The first stop on our trip was Montgomery and to the Equal Justice Initiative’s (EJI) Legacy Museum and the National Memorial for Justice and Peace. If you are not familiar with EJI and the museum and memorial, I encourage you to read about the organization and these incredible landmarks. The museum depicts the history of black people in the United States from slavery, through Jim Crow and segregation and into the era of mass incarceration. The memorial honors victims of lynching and other forms of racial violence. None of these topics are particularly kid friendly, but what struck me as truly profound is how the museum made the experience about storytelling and how to initiate conversations. I’m not prone to let my children roam free through a museum, but, on this occasion, that is exactly what I did. I was amazed by the curiosity of my children as they moved from exhibit to exhibit-- how they looked at the pictures, listened and read the narratives and identified black leaders they had learned about at St. George’s. At that moment, I knew that this experience of closeness would leave an indelible mark on them.
From Montgomery, we drove to Selma along the same highway that the marchers in the memoir we had listened to walked to protest for their right to vote. At each historical marker, we took a moment to talk about what it must have been like for a 15-year-old girl to march from Selma to Montgomery, just weeks after being badly beaten. The kids weren’t sure they could have done it, but I think otherwise. As we walked up the Edmund Pettus Bridge, I felt hopeful and inspired by the fact that my kids had brought me down a new JEDI path-- one in which I am able to see the journey through their eyes.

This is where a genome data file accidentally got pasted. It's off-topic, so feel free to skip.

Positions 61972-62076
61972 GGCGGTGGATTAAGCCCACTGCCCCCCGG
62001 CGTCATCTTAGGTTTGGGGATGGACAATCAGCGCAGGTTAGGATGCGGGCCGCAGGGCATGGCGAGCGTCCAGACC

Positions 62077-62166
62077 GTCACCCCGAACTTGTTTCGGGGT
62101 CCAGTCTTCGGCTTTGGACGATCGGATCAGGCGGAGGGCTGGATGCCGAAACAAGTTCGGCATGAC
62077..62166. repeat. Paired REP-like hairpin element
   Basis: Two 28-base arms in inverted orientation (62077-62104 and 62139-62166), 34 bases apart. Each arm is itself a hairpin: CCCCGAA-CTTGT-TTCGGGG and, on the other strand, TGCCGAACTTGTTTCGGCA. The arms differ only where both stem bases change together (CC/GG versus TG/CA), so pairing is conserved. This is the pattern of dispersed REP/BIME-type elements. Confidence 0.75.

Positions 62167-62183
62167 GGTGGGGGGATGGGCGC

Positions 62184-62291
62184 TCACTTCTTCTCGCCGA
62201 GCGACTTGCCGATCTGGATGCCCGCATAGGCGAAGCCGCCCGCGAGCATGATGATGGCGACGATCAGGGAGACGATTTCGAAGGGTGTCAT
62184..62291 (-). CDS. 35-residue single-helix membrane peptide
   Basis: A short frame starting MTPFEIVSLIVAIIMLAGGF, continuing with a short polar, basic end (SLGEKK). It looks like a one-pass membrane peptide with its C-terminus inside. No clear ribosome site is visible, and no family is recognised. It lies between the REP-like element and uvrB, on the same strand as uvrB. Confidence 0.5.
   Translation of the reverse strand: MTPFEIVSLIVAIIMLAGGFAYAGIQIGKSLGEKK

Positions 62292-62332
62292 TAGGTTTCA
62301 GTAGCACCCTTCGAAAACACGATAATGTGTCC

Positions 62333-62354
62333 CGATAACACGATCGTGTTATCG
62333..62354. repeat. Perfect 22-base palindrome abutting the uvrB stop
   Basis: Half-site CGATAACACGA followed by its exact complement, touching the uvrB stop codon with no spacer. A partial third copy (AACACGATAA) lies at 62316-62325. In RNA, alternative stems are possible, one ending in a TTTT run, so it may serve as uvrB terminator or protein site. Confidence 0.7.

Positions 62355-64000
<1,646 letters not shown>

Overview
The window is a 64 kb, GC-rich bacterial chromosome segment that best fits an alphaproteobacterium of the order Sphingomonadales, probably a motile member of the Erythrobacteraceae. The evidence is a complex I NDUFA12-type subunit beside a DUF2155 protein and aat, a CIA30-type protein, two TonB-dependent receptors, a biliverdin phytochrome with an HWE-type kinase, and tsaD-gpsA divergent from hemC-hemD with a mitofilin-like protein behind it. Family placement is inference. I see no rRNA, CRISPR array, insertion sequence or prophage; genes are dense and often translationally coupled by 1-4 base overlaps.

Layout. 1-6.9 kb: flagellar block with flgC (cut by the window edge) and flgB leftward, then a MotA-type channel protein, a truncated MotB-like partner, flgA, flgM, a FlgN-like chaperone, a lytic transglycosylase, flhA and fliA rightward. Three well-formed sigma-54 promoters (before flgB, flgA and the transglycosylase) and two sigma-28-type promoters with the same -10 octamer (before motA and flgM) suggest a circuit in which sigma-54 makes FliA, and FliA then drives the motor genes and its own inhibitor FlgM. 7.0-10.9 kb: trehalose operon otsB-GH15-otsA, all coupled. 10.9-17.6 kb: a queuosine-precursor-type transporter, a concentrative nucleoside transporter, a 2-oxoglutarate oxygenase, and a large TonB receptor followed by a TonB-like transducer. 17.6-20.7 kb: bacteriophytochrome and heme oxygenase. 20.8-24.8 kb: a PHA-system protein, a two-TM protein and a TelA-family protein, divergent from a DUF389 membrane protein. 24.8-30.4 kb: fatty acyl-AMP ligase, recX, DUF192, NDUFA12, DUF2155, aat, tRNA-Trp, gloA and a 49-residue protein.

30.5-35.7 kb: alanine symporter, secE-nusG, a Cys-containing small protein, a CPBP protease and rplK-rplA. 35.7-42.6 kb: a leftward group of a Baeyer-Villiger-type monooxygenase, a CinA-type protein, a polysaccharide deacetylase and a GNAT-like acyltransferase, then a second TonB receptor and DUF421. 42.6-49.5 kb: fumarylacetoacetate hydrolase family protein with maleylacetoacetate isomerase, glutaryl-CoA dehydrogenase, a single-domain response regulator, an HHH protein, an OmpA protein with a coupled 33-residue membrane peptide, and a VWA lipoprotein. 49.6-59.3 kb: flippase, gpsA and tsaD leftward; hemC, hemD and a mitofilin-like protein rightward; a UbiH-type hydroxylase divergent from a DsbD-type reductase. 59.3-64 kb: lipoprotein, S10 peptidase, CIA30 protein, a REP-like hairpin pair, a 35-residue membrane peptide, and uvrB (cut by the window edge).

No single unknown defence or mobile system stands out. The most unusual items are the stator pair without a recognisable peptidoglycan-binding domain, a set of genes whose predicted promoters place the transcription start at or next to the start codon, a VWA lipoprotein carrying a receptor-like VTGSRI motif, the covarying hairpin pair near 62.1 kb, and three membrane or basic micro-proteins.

I know each of our JEDI journeys looks and feels different. I know many of you are leaps and bounds ahead of me and others are just starting out. No matter where you are, I encourage you to look for ways to bring your children with you on this journey. You can start right here in New Orleans by going to St. Roch to show your kids the William Frantz Elementary School, where, at the age of 6, Ruby Bridges went by herself, escorted by her mother and federal marshals, to attend school as its first black student. The year was 1960, and while much has changed, our community still has much to do on our journey to create a just, equitable, diverse and inclusive society for everyone.
In the coming weeks, we will be launching the JEDI corner of the St. George’s website, and I am eager to share this with our parent community. The website will include resources, a glossary of common JEDI language and terms, blog posts and much more. We will also be announcing the Chair(s) of our JEDI Parents Group and are excited about opportunities and engagements to bring our parent community together around justice, equity, diversity and inclusion.
I leave you with a quote from one of my sources of inspiration and guidance, Bryan Stevenson, from his book, Just Mercy, where he shares something his Grandmother always told him: “You can’t understand most of the important things from a distance. You have to get close.”
- Parent Voice